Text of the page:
A trading method is a specific process and theory for approaching the financial markets in an established way to make money. A trading method brings orderliness of thought and behavior for planning and implementing a trader’s action for the philosophy behind entries and exits.
Examples of trading methods are trend following, reversion to the mean, and momentum trading.
In contrast to a larger overarching trading method there are also trading plans, trading strategies, and trading systems.
A trading strategy is the process used to enter and exit positions in a market based on quantified signals on when to buy and when to sell. A trading strategy will have a trading plan to express a methodology that defines a trader’s return goals, risk tolerance, and time frame. A successful strategy should have an edge expressed in how trades are entered and managed to maximize gains and minimize losses.
Creating a trading strategy from beginning to end requires several steps to complete the process.
- Idea generation for possible strategies.
- Entry and exit ideas for creating profitability.
- Researching a sample of charts to see how the trading would have worked out.
- Back testing using software.
- Optimizing signal parameters.
- Evaluate win rate, risk/reward ratio, max drawdown, and returns.
- Forward test through live trading.
- Observe real money performance
- Make any needed adjustments to position sizing and trading parameters.
- Focus on any improvement that can be made to decrease losses and increase returns quantitatively.
- See if the strategy fits your risk tolerance, desired screen time, stress level, and return on effort goals.
A trading system is creating a larger framework for the way that your watchlist, position sizing, and signals work together as part of a bigger process to create profitability for interconnecting parts of your trading. A trading system is a set of principles and procedures for how your trading will be done; it is an organized framework or executing your method and strategy.
A trading system includes:
- Position sizing parameters
- Risk management
- Trade management processes
- Volatility filters
- Maximum risk parameters
- Chart trend identification metrics
Before you can trade you must first have a trading plan. A trading plan is written while the market is closed to tell you what to do when the market is open. A trading plan tells you how to specifically execute your trading system in real time with real money. A trading plan forces discipline and consistency onto your trading by allowing you to create a framework of execution to help manage your emotions and impulses when they are activated by price action, volatility, profits, and losses.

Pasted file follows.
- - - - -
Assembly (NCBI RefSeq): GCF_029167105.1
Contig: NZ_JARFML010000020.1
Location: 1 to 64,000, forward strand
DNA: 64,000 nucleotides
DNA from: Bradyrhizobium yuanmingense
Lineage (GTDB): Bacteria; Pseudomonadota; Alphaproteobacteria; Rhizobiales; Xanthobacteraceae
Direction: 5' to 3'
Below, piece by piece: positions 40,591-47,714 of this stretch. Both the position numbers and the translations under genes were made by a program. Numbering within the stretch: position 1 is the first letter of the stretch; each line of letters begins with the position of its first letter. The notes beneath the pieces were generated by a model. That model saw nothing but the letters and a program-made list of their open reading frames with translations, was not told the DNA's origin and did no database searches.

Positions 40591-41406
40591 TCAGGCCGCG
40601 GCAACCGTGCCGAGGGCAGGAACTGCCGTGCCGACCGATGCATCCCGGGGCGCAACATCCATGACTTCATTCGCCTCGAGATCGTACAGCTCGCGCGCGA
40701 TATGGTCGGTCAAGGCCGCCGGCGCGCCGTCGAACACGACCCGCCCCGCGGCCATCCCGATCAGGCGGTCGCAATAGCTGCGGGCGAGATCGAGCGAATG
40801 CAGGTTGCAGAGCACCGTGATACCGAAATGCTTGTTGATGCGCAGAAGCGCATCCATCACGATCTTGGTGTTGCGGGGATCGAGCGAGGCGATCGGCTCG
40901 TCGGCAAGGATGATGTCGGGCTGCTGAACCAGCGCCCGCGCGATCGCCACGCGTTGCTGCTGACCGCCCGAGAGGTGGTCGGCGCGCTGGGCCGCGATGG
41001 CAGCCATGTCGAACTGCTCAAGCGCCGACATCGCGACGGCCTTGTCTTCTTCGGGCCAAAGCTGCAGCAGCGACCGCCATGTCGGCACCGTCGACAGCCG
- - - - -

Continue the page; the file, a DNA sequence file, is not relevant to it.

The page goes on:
The Components of a trading plan:
1. Entering a trade: You must know clearly at what price you plan to enter your trade. Will it be a break through resistance, a bounce off support, or a specific price, or based on indicators? It needs to be quantified.
2. Exiting a trade: At what price level will you know your trade is unlikely to work out? Loss of support, a price level, a trailing stop, or a stop loss? Know where you are getting out before you get in.
3. Stop placement: You must either have a mental stop, a stop loss entered, or a time stop.
4. Position sizing: You determine how much you are willing to risk on any one trade before you decide how many shares to trade. How much you can risk will determine how much you can buy, based on the equities price and volatility.
5. Money management parameters: Never risk more than 1% of your total capital on any one trade. (2% maximum for aggressive traders who can handle bigger drawdowns). This 1% refers to the amount of total capital you would lose if your stop loss is triggered based on your position sizing not the position size of your trade of the amount of price movement.
6. What to trade: Trade things you are comfortable with. Swing trading range bound stocks, trend trading growth stocks, or trend following commodities or currencies. Trade what you know.
7. Trading time frames: Are you a day trader, position trader, swing trader, or long-term trend follower? If you are a long-term trend follower, don’t get shaken out of a position in the first day by taking profits or getting scared. Know your holding period and adjust your plan accordingly.
8. Back testing: Do not trade any method until you reviewed charts over a few years to see how you would have done. Alternatively, utilize back testing software to analyze historical data for your system. There are also systems like CAN SLIM, The Turtles Trading System, and many Trend Following Systems. You need to begin trading knowing you have an edge.
9. Performance review: Keep a detailed record of your wins and losses. You need to be sure that your method is working in real trading. Review this after every 20 trades. Also, if you had any issues with discipline, then make notes, learn from your mistakes, and the make necessary adjustments.
10. Risk vs. Reward: Enter high probability trades where you are risking $100 to make $300, or trade a system that wins big in the long term through trend following.
Regardless of how you trade, every trader must have a trading plan.